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Food and Drink

Blueberries for Health: The tastiest one’s are grown in Coroglen

Personal: My health condition has had me searching for foods which will stabilize and support my health. Health gurus have various suggestions but they all agree on the health benefits of one food – blueberries. Consequently, for a year now I have been having some blueberries as part of my breakfast.
 |  Stan Stewart  |  ,

I normally buy them at a supermarket. The problem is they are always sour! Yuk – teeth on edge! But, that all changed when I met Wendy Sherriff on a stall at the Whitianga Saturday Morning Market. Seeing the blueberries piled up in plastic containers I asked could I taste a couple. Eureka! They were sweet. My mouth could hardly believe it.

Their appearance was exactly the same as the supermarket product but their taste was sublimely different.

I have since asked Wendy why this was so? She doesn’t know why.

“We just grow them,” she says. Did Wendy and Kelly add some sweetener in the soil or some other addative? “Nothing of the sort”, said Wendy. “We just grow them in the normal way”.

You can obtain these divine, health inducing, sweet fruit at the Whitianga Farmers Market on Saturday mornings. You can buy them seven days a week at the fruit and veggie stall on Hodge Road, Coroglen. And you will find them at Farmer’s Markets around the Coromandel.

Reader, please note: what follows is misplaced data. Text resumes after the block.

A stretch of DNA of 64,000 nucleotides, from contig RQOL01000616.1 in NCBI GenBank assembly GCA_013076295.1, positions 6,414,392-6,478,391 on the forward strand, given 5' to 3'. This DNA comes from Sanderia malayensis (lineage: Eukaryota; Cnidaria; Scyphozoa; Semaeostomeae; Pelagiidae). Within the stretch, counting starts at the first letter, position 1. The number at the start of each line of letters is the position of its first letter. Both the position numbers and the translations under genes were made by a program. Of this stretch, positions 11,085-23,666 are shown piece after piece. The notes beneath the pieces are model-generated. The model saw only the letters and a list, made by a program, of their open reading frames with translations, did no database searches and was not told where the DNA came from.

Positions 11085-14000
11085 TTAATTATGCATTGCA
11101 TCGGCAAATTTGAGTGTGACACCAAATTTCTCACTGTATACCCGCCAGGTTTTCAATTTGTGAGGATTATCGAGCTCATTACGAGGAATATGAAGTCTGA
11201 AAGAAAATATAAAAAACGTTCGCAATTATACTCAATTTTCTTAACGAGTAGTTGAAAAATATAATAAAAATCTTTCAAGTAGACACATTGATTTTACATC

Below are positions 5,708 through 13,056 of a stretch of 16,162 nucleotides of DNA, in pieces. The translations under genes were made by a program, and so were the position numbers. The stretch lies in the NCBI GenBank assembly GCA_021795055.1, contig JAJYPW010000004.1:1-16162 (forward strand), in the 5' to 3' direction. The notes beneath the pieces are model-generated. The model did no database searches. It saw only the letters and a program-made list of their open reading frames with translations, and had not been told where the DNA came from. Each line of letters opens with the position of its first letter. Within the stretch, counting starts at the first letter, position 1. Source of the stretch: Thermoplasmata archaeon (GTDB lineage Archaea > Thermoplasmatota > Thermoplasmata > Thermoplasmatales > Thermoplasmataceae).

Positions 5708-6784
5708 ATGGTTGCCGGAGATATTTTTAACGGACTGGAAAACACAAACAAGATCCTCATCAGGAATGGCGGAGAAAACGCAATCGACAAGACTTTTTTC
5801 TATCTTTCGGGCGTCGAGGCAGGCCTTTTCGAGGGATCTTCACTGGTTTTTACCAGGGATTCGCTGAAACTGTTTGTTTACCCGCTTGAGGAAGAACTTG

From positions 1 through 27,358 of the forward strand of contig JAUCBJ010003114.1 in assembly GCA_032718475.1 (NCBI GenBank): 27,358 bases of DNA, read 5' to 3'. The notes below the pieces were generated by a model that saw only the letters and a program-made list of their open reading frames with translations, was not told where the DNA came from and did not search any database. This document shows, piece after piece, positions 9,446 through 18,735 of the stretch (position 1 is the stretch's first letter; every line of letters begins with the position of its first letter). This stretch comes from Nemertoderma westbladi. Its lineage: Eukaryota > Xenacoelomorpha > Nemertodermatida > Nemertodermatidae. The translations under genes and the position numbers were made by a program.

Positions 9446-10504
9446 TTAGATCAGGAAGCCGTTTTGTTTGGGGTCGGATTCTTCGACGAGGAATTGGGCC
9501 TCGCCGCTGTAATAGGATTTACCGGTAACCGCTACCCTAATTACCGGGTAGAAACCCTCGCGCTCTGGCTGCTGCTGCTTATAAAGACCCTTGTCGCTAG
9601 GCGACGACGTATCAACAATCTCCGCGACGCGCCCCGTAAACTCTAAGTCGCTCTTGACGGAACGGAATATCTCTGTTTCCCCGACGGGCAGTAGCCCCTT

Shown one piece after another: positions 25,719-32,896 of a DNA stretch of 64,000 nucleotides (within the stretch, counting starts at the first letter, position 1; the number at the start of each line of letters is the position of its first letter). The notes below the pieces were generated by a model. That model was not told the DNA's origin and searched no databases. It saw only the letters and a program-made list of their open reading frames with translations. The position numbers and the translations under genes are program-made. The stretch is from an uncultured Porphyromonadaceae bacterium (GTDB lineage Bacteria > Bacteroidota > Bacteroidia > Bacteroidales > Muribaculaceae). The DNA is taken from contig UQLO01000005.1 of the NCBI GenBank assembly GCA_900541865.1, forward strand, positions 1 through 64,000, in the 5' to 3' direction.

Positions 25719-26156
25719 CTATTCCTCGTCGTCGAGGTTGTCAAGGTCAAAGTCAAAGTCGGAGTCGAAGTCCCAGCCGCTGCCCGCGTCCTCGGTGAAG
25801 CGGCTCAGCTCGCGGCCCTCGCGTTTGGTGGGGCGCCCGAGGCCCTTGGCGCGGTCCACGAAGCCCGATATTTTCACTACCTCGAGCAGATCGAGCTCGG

And, or you can order them through the site which often appears on ‘Whiti ChitChat.”

Kelly and Wendy have been married for 52 years. They met at the New Year’s Eve dance in the Whitianga Town Hall, when they were both 14 and they married at 20.

With their three children they lived mostly in Auckland but also for years in Whitianga where their children attended the Mercury Bay Area School.

Kelly, an excavation contractor, came back to Whitianga to work on the establishment of sewerage for the town.

They have now been in Coroglen for 20 years. When they purchased their farm block in the Coroglen valley, they wondered what they could do to produce an income.

That’s when the idea arose that they could try growing blueberries. They had no experience with this kind of enterprise. They knew it had the potential to be a cash crop. A blueberry orchard would not require too much land. At the very worst it would be an interesting hobby.

They now have a netting enclosure containing 1500 trees. In the season their orchard provides employment for up to 8 people. Many of these are family. Grand children have been part of the team on school holidays. Out of season, with pruning, fertilizing, weed control etc., the orchard keeps Kelly and Wendy busy for most of the year.

Busy yes, but Kelly and Wendy do not resent the work. “What would we be doing if we didn’t have the berries? Wendy asks. “Sitting around watching TV?” “Yuk, that sounds horrible”.

As with every other orchard, the berries are vulnerable to the seasons and along with the rest of the Coromandel, the Sheriffs have had some bad ones. However, the good seasons make up for the down times. This season looks to be very positive with fruiting possibly lasting into April.